November is National Diabetes Month. According to the Centers for Disease Control and Prevention, diabetes affects 26 million Americans, with 19 million people diagnosed and 7 million undiagnosed. And over three times that many, an estimated 79 million American adults aged 20 years or older, have prediabetes, a condition which puts them at high risk for developing this serious chronic illness.

We’ve gathered blog posts about Brigham and Women’s Hospital (BWH) research and treatments for addressing an illness that has become an epidemic.

A Little Extra Coaching to Reach Your Diabetes Goals

Athletes aren’t the only ones who can benefit from coaching. A BWH research study found that diabetes patients who receive regular counseling take less time to lower blood glucose, blood pressure, and cholesterol levels.

 

 

The Sour Side of Sugar-Sweetened Beverages

Drinking sugar-sweetened beverages may cause weight gain and lead to the development of chronic diseases like diabetes. Some research studies show that adults who consume the highest levels of  sugar-sweetened beverages had a 26 percent higher risk of developing type 2 diabetes compared to people who consume the lowest levels.

 

A Link between Melatonin Levels and Diabetes?

Melatonin, mainly produced at night, is a hormone produced by the brain that helps regulate your body’s sleep cycles. Researchers in the BWH Renal (Kidney) Medicine Division have found evidence that the amount of melatonin a person secretes during sleep may predict their risk of developing type 2 diabetes.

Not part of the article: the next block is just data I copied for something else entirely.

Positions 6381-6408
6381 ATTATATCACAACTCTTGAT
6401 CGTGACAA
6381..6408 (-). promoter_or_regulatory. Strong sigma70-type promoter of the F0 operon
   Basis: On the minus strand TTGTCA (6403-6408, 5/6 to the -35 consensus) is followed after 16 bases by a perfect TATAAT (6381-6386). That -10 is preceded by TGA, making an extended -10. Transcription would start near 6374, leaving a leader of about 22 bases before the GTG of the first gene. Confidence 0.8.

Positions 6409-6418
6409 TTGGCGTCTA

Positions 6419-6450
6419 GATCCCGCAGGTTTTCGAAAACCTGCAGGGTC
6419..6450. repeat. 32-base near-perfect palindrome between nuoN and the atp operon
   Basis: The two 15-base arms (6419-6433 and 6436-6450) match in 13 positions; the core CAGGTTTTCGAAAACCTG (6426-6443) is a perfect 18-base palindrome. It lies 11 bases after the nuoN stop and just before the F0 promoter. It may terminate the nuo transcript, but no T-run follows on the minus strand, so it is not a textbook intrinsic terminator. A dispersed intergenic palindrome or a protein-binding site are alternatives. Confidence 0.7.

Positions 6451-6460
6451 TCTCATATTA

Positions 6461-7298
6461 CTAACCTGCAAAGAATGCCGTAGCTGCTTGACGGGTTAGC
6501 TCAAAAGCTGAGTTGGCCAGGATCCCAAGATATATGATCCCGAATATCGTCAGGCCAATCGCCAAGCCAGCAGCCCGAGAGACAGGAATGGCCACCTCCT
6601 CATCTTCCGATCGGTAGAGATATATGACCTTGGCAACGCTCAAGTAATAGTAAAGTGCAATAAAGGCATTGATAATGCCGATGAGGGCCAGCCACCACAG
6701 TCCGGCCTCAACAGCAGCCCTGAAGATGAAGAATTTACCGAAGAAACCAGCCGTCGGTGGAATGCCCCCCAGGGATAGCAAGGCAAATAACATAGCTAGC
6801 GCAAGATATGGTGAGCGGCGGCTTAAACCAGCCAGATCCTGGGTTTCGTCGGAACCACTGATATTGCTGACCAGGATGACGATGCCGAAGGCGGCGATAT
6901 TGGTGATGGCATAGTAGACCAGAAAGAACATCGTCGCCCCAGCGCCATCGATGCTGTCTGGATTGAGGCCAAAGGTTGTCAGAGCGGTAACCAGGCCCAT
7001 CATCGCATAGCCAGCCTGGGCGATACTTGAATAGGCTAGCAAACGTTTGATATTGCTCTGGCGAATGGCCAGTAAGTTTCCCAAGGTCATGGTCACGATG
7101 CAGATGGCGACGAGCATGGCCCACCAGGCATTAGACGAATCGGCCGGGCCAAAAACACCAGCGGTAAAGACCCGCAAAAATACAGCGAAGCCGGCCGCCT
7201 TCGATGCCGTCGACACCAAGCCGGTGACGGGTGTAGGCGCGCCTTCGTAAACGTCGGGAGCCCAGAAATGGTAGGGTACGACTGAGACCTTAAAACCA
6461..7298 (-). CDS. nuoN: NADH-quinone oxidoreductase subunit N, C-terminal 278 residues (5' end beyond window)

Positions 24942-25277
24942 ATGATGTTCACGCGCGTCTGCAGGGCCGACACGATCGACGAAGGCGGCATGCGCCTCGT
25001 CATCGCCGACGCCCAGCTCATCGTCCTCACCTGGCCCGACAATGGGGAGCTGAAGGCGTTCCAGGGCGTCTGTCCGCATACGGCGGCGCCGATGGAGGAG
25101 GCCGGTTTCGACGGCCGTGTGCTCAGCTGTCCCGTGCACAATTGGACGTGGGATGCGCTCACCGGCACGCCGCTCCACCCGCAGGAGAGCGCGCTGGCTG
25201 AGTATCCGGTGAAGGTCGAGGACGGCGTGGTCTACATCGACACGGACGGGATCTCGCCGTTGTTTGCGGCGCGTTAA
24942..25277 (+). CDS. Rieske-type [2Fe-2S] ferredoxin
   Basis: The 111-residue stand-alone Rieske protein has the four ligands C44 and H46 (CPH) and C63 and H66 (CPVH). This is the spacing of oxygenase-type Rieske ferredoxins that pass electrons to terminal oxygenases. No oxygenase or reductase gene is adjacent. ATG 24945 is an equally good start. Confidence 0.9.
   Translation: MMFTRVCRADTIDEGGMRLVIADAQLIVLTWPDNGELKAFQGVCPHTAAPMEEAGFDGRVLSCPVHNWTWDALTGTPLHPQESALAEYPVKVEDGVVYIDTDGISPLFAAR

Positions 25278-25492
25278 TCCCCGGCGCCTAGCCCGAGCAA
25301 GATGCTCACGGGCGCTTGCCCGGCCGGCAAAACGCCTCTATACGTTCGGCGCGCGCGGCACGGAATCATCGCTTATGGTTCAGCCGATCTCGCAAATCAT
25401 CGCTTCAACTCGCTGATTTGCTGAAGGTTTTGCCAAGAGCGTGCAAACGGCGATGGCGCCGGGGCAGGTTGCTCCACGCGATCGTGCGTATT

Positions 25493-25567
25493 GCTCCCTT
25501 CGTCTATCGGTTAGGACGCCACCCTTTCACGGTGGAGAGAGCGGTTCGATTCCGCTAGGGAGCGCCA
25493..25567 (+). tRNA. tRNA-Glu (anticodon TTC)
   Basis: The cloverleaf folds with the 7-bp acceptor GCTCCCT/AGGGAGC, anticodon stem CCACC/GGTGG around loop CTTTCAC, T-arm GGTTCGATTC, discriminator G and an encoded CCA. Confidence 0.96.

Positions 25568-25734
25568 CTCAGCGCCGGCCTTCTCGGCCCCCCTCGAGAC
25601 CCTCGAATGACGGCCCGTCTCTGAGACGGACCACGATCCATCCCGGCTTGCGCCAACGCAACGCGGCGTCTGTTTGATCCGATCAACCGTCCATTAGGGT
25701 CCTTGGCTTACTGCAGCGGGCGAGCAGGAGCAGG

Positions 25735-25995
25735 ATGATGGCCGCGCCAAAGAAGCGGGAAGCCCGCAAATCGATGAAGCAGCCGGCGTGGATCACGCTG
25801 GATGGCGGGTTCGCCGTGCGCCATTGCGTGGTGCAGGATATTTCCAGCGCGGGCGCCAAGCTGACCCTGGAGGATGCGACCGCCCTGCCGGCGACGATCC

Bariatric Surgery: It’s Not Just about Weight Loss

Bariatric (weight loss) surgery is effective at helping patients lose weight, but it’s also believed to be particularly effective at treating metabolic conditions such as type 2 diabetes.  In some cases, type 2 diabetes patients experience significant improvement within days after surgery, with some seeing their disease go into remission.

 

 

Pancreas Transplant – Short Trip to a Big Reward

In 2013, Dr. Sayeed Malek and Dr. Stefan Tullius perform the first pancreas transplant at Brigham and Women’s Hospital, giving their patient the chance to be free of Type 1 diabetes, a  disease that threatened the quality and length of his life.

What do you think of this post?
Interesting (2) Useful (4) Innovative (1)
comments (0)